May 27 – Buckingham Palace Was Not Amused

Oh the humanity! It wasn’t punk rock’s start, but it was the start of it being noticed and frightening parents far and wide. After months of notoriety and an astonishing 125 000 pounds (about $700 000 in today’s funds) paid to just “go away” from EMI and A&M Records, the Sex Pistols finally release their first record for the Virgin label. “God Save the Queen”, arrived this day in 1977.

True, the Clash and the Stranglers (and in the U.S., the Ramones) had all put out albums by then, even the Pistols themselves had a prior, minor hit with “Anarchy in the UK” on EMI Records. But it was this 7” single really defined “punk” for the masses and caused a ruckus. Radio stations in the UK banned it, many record stores refused to stock it, the band were beaten up by monarchists (mind you, performing the sneering song saying the queen “ain’t no human being” on a boat near the palace on the day of the Queen’s Silver Jubilee had to be known to be a wee bit provocational!) …but it sold 150 000 copies in the first week, probably hit #1 – the first punk single to do so – and helped the band, in their short career make people ranging from Siouxshie Sioux (enjoying her 64th birthday today) to Peter Hook to Morrissey decide to start bands.

So, why did we say “probably” hit #1? Well, the chart compiled by influential music publication the NME put it at #1 that week. However, the BBC – which banned the song for “gross bad taste” – had it at #2 on their own chart, behind Rod Stewart. If that seems a bit fishy, consider that for that week or two, and those weeks only, the chart refused to count sales from stores which owned record labels… ie, the copies sold at the large Virgin stores in the UK, didn’t count. That particular rule was dropped as soon as Sid Vicious and the boys had fallen out of the limelight.

Years later, Johnny Lydon (aka Johnny Rotten) said of the song, “you don’t write a song like that because you hate the English race, you write it because you love ’em and are fed up with them being mistreated.” That said, he wasn’t in favor of a re-release of the single to coincide with the Queen’s golden anniversary in 2002. He called that a “circus” and “totally undermines what the Sex Pistols stood for.” It came back out anyway, and made it back up to #15. Controversy notwithstanding, or perhaps because of it, the song lives on like an anthem for the late-’70s disaffected. Rolling Stone list it among their 200 greatest songs of all-time (curiously enough right behind another hit song from that year, but from an entirely different point of view – Abba’s “Dancing Queen”) while Q magazine once declared it “the most exciting song” ever. What would be quite exciting indeed would be to come across a legitimate A&M Records copy of “God Save the Queen.” They never officially released it, and had the Pistols on their roster for a very short time. But in that short time, they began pressing copies of the single, which they withdrew quickly when they dropped the band. However, a few executives and other types around A&M in England held on to a copy or two, and now the few that do show up regularly fetch over 10 000 British pounds in auction.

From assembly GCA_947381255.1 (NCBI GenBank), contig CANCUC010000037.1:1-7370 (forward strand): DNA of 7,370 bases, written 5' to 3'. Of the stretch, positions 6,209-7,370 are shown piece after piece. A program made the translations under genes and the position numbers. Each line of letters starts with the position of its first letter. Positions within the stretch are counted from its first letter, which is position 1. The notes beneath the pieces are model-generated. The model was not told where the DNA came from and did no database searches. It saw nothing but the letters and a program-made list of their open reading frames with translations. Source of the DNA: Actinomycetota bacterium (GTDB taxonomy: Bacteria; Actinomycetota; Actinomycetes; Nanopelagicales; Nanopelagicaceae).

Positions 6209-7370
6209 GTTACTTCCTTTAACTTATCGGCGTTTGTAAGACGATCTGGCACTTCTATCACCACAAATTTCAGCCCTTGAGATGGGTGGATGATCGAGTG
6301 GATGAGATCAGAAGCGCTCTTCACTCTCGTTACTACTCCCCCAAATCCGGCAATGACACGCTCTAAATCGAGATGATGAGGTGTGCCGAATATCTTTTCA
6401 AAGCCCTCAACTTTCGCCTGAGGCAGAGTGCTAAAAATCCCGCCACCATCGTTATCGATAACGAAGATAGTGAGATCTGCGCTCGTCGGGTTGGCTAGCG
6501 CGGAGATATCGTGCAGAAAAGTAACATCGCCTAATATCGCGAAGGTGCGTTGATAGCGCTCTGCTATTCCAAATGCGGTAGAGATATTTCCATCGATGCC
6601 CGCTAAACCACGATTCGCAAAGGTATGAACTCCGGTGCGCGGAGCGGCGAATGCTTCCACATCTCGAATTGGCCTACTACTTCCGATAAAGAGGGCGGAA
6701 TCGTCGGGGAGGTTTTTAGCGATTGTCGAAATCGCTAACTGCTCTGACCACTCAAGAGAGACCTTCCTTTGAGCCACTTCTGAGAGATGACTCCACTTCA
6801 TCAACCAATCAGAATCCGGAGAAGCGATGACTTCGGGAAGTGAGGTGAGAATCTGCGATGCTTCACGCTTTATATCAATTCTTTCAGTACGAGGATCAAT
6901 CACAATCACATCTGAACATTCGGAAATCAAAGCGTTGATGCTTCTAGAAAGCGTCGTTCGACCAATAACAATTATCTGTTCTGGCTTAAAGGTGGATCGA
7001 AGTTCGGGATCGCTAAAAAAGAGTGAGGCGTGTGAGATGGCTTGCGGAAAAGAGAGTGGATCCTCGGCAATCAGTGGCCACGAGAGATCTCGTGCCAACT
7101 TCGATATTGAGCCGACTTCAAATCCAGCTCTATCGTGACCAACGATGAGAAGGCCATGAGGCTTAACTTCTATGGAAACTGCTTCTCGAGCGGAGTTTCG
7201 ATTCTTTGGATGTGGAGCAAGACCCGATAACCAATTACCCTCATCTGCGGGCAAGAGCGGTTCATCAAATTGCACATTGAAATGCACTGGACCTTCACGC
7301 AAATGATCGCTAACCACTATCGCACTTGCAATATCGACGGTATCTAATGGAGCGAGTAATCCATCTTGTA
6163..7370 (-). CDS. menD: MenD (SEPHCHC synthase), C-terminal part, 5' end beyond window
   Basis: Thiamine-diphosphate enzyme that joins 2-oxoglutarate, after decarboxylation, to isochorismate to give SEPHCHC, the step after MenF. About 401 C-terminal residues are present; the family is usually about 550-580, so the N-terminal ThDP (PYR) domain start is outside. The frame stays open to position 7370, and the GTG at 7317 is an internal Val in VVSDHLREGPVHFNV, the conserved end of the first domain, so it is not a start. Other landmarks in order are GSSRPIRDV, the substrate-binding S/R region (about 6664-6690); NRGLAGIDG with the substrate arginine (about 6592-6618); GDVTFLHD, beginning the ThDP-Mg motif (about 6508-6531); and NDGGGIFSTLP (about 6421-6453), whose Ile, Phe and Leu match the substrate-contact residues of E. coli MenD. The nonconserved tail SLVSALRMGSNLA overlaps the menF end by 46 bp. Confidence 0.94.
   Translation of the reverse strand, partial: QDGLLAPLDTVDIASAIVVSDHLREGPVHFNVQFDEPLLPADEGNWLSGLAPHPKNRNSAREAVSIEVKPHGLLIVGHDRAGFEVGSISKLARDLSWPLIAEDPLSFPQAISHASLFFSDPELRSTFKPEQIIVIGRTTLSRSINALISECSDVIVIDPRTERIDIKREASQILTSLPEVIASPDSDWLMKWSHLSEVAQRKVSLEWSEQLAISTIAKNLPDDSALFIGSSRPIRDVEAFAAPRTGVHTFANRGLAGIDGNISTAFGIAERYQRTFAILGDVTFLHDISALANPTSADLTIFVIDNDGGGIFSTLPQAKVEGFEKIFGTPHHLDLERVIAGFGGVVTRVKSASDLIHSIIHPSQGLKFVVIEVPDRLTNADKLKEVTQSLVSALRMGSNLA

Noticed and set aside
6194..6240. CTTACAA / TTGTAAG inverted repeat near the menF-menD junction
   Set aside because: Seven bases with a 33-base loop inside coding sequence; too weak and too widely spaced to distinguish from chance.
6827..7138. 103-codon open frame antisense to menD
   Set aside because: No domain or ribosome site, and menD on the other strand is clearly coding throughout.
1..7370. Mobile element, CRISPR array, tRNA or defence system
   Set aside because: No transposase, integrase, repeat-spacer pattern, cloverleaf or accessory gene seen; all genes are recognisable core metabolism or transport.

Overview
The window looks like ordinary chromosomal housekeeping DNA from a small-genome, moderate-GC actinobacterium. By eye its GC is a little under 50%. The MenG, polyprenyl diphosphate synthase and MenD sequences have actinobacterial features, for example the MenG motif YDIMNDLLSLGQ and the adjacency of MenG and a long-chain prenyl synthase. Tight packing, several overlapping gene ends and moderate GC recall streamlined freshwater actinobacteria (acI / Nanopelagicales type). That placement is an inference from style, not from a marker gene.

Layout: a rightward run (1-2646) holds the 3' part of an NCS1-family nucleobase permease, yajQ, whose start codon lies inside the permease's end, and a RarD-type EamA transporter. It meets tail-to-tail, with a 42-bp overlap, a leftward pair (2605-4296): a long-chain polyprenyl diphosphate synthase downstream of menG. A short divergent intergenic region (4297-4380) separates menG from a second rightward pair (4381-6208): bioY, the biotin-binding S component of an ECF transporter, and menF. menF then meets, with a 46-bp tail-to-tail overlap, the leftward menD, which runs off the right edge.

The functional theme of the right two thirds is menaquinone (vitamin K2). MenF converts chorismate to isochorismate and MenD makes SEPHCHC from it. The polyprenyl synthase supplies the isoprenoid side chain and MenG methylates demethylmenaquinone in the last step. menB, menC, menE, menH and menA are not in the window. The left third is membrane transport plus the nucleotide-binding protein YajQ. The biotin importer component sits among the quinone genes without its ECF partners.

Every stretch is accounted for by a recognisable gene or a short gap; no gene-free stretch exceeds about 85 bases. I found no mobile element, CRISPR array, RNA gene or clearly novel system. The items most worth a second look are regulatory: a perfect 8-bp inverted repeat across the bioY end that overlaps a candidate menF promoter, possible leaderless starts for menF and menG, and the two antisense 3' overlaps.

September 21 – Not Nothing, But Lots Of Money From It

It was working…it’s way up the charts. And it hit its peak 35 years ago. Dire Straits‘ great “Money for Nothing” hit #1 in the U.S. this day in 1985. It was the second single off their groundbreaking Brothers in Arms album that would quickly lift them from the ranks of moderately popular bands to the elite rarified air of the superstars of the music world.

Like the band’s previous big hit, “Sultans of Swing”, “Money for Nothing” came about simply from Mark Knopfler paying attention to his surroundings. The former was a close to real life recounting of him walking into a bar with a second-rate band on a rainy night; this hit was born when he was in the States in a big box store. He recalls that they had a wall of TVs, all tuned to MTV. “A guy (employee) in a baseball cap, plaid shirt and workboots” was unloading boxes, watching the videos and was complaining to his co-worker with phrases like “he’s banging on the bongos like a chimpanzee” and “that’s not working – play the guitar on your MTV!”. Knopfler knew he was onto something and the song began to take shape in his mind. “I borrowed a piece of paper and started to write” before he left the store.

The band was in Monserrat recording the album; Knopfler decided to imitate ZZ Top in the guitar sounds since ZZ Top at the time were at the top of the MTV game and probably one of the bands that store clerk was referring to. Billy Gibbons of the Texas band says of the Dire Straits sound on the song”he didn’t do a half bad job considering I didn’t tell him anything.” The coup de grace of the song happened coincidentally. While they were recording there, Sting was nearby, finishing up his Dream of the Blue Turtles album and relaxing in the waters. He dropped by the studio to visit.

Sting remembers listening to the demo of the song and telling Mark “you’ve done it this time, you bastard!”. They both laughed but Sting felt it could use a little something extra. He suggested the “I want my MTV” catchphrase, and sang it in a falsetto, eventually becoming one of the song’s most distinctive features and getting a co-writing credit for it!

The song was a long one the way the band meant it to be heard, 8:22 in fact. That’s the full-length version that appears on the CD (Brothers in Arms was recorded digitally and among the first albums actually designed to be a CD ), but to manage to fit the album onto an LP, it was shortened, as were a couple more songs. Vinyl purchasers got a seven minute version, while it was edited down more for the 7” single (4:38”) and video.

Speaking of the video…what a video! While perhaps looking a little kitschy or primitive by today’s standards, at the time it was a ground-breaking one using pixelated computer-animation of the little workmen installing microwaves and so forth. It won the Video of the Year at the MTV Awards, but almost didn’t happen. Knopfler wasn’t a fan of the concept of music videos and found it a bit hypocritical perhaps to have a song which lampoons the people staring at them publicized by one. However, Warner Bros. were rather adamant that it needed one and eventually Knopfler’s girlfriend won him over to the idea.

The song would go on to spend three weeks at #1 in the U.S., dethroning another of the decade’s biggies “St. Elmo’s Fire” from the top. It became the band’s biggest hit, also rising to the top in Britain, Canada, Australia and most other “Western” markets, helped along not only by the video but by a stellar performance on the biggest stage of the year, Live Aid, just a few weeks earlier. And along with songs like “So Far Away” and the title track, it helped Brothers in Arms top 30 million in sales and become the biggest record of the ’80s in their UK. Of course, that success didn’t come without a little controversy.